The Ramayana

by Manmatha Nath Dutt | 1891 | ISBN-13: 9788171101566

This page describes Chapter LXXVI of the English translation of the Ramayana, one of the largest Sanskrit epics of ancient India revolving around the characters Rama, Sita and Ravana. It was orignally authored by Valmiki at least over 2500 years ago. This is the first book of the Bāla-kāṇḍa (Bala-kanda) of the Ramayana, which consists of 24,000 Sanskrit metrical verses divided oer seven books.

Hearing Jamadagni’s, words, the son of Daśaratha, in consideration of the presence of his father, said these words in subdued tone,

O Bhṛgu’s son, I have heard of the deeds you have performed, resolved on avenging your sire. O Brāhmaṇa, I acknowledge that.

But, O Bhargava, you insulted me abiding by the Kṣatriya duties, as pusillanimous or devoid of prowess. Do you to-day witness my energy and vigour.

Saying this, the enraged Rāghava, endowed with fleet vigour, took up Bhṛgu’s noble bow, together with the shaft.

And fixing the string upon it he set the arrow. And then Rāma enraged addressed Jamadagni’s son, Rāma, saying,

You are a Brāhmaṇa and through Viśvāmitra, art worthy of my homage. Therefore it is, O Rāma, that I can not let go this life-destroying shaft.

Which of these shall I reduce to aught, O Rāma, Your aerial course, or the merit you have attained through your asceticism of ascending to certain incomparable regions. This wonderful arrow of ours sprung from Viṣṇu, capable of conquering hostile towns, never hit fruitless, with energy destroying the pride of prowess of foes.

And with the object of beholding Rāma holding that foremost of weapons, there assembled in a body the celestials and the saints, with the great-father at their head.

The Gandharvas and the Apsara and the Siddhas and the Cāraṇas and the Kinnaras and the Yakṣas and the Rākṣasas and the Nagas assembled to behold that mighty wonder.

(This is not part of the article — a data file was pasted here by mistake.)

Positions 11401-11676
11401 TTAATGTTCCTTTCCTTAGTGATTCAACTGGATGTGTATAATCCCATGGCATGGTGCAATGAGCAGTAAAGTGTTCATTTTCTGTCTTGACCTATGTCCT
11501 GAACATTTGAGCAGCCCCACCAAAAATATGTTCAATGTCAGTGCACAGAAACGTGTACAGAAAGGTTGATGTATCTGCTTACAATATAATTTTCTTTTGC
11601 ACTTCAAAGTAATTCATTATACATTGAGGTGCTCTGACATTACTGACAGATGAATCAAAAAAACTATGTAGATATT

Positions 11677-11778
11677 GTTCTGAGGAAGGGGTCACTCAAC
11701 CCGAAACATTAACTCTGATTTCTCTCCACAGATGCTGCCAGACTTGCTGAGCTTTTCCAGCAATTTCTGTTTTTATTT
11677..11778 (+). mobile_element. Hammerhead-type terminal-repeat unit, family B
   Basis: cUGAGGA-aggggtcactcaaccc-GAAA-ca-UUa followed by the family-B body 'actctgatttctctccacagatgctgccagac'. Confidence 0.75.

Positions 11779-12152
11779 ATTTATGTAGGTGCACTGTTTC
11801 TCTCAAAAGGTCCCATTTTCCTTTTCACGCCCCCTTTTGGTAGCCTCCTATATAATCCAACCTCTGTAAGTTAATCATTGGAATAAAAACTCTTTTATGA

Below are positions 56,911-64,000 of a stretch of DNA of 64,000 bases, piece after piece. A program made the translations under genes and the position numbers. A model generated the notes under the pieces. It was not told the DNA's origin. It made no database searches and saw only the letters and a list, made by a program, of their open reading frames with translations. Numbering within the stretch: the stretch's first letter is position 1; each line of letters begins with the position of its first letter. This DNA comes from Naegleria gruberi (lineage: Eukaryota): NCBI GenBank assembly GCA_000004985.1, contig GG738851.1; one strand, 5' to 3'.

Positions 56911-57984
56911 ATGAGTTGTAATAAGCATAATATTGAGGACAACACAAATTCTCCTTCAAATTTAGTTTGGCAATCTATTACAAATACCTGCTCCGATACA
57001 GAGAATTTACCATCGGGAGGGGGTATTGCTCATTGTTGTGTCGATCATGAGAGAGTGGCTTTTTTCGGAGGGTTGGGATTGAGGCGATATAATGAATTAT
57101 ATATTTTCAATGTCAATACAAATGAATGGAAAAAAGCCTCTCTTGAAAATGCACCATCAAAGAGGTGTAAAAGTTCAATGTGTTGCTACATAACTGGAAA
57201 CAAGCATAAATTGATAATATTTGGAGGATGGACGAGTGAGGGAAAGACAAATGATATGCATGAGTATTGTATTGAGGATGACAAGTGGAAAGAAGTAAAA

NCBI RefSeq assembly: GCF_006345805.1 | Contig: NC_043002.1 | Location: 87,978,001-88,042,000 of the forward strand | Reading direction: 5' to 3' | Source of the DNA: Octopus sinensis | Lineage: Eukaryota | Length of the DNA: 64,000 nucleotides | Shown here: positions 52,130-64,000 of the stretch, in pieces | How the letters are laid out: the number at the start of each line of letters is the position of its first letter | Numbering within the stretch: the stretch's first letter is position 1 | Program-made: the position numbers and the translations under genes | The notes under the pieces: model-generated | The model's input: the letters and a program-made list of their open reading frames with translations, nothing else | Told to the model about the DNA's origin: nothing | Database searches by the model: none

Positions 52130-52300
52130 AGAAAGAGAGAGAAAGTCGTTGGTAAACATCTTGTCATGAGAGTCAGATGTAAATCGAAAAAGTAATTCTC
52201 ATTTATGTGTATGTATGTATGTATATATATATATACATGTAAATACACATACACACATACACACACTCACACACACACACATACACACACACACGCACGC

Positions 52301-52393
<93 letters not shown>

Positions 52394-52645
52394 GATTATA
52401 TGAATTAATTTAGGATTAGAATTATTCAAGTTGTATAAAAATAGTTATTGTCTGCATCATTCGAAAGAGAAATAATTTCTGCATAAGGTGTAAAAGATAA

And on Bhārgava’s energy having been observed by Rāma bearing that best of hows, Jamadagni’s son became bereft of prowess, and Rāma (Paraśurāma) kept steadily eyeing Rāma.

And rendered inert in consequence of his energy having been dispelled by Rāma’s own, Jamadagna mildly addressed Rāma of eyes like lotus’ petals, saying,

When formerly I gave away the earth to Kaśyapas, he said to me, You must no longer stay in my dominions.

In consonance with the words of my spiritual guide, ever since that time I have never spent three nights together on earth. Even this had been promised by me, O Kākutstha.

Therefore, O hero, it behove you not to destroy my course, O descendant of Raghu. With the speed of the mind shall I now wend my way to the Mahendra, best of hills.

O Rāma, the regions I have conquered by my asceticism do you destroy with that foremost of arrows: let there be no delay about it.

Even from your handing of this bow I know you to be the chief of the celestials even that eternal one, the slayer of Madhu. Hail to you,

O vanquisher of foes! And all these celestials assembled are beholding you of unparalleled deeds, and without an antagonist in fight.

And, O Kākutstha, neither ought I to be ashamed (because of this discomfiture); I have been baffled by the lord himself of the three worlds.

And it behove, O Rāma to disengage this peerless shaft (from the bow), O you of noble vows; and on your shooting the shaft. I shall repair to that fore most of mountains, the Mahendra.

When Jamadagni’s son, Rāma, had said this, the puissant and graceful son of Daśaratha, had said this, the puissant and graceful son of Daśaratha shot that excellent arrow.

And witnessing the destruction by Rāma of his regions earned by his own austerities, Jamadagni’s son speedily started for that best of mountains, the Mahendra.

Then all the quarters became cleared of gloom; and the celestials and saints fell to extol Rāma when he had shot the arrow.

And that lord, Jamadagni’s son Rāma, having gone round Rāma, the son of Daśaratha, and honoured (by all), set out (for his own quarters).

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